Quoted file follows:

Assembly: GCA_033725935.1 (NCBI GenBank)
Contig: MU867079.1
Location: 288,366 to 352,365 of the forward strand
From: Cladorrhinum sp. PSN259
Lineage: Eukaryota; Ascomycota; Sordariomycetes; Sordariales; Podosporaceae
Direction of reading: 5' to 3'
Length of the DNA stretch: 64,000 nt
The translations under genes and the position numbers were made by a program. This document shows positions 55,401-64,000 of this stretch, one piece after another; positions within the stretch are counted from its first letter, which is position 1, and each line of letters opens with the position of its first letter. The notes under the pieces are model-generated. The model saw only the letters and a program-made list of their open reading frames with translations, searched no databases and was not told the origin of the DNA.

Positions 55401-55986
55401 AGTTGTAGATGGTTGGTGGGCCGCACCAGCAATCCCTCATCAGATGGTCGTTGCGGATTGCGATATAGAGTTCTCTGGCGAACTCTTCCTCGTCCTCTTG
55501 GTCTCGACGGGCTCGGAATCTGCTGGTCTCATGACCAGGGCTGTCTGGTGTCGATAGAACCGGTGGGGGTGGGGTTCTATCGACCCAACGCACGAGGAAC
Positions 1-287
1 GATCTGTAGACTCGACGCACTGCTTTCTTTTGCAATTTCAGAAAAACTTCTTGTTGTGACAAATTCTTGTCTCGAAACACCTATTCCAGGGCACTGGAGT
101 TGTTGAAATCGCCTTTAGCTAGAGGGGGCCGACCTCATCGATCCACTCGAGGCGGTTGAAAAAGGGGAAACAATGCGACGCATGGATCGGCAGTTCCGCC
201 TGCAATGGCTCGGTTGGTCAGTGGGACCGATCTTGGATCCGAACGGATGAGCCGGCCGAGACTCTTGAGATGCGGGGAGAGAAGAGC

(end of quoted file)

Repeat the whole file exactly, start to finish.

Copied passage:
Assembly: GCA_033725935.1 (NCBI GenBank)
Contig: MU867079.1
Location: 288,366 to 352,365 of the forward strand
From: Cladorrhinum sp. PSN259
Lineage: Eukaryota; Ascomycota; Sordariomycetes; Sordariales; Podosporaceae
Direction of reading: 5' to 3'
Length of the DNA stretch: 64,000 nt
The translations under genes and the position numbers were made by a program. This document shows positions 55,401-64,000 of this stretch, one piece after another; positions within the stretch are counted from its first letter, which is position 1, and each line of letters opens with the position of its first letter. The notes under the pieces are model-generated. The model saw only the letters and a program-made list of their open reading frames with translations, searched no databases and was not told the origin of the DNA.

Positions 55401-55986
55401 AGTTGTAGATGGTTGGTGGGCCGCACCAGCAATCCCTCATCAGATGGTCGTTGCGGATTGCGATATAGAGTTCTCTGGCGAACTCTTCCTCGTCCTCTTG
55501 GTCTCGACGGGCTCGGAATCTGCTGGTCTCATGACCAGGGCTGTCTGGTGTCGATAGAACCGGTGGGGGTGGGGTTCTATCGACCCAACGCACGAGGAAC
Positions 1-287
1 GATCTGTAGACTCGACGCACTGCTTTCTTTTGCAATTTCAGAAAAACTTCTTGTTGTGACAAATTCTTGTCTCGAAACACCTATTCCAGGGCACTGGAGT
101 TGTTGAAATCGCCTTTAGCTAGAGGGGGCCGACCTCATCGATCCACTCGAGGCGGTTGAAAAAGGGGAAACAATGCGACGCATGGATCGGCAGTTCCGCC
201 TGCAATGGCTCGGTTGGTCAGTGGGACCGATCTTGGATCCGAACGGATGAGCCGGCCGAGACTCTTGAGATGCGGGGAGAGAAGAGC